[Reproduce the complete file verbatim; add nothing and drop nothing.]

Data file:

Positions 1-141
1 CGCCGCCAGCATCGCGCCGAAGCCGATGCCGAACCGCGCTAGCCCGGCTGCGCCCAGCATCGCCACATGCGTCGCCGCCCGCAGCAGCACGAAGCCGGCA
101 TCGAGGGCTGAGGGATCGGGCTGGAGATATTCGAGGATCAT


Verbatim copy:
Positions 1-141
1 CGCCGCCAGCATCGCGCCGAAGCCGATGCCGAACCGCGCTAGCCCGGCTGCGCCCAGCATCGCCACATGCGTCGCCGCCCGCAGCAGCACGAAGCCGGCA
101 TCGAGGGCTGAGGGATCGGGCTGGAGATATTCGAGGATCAT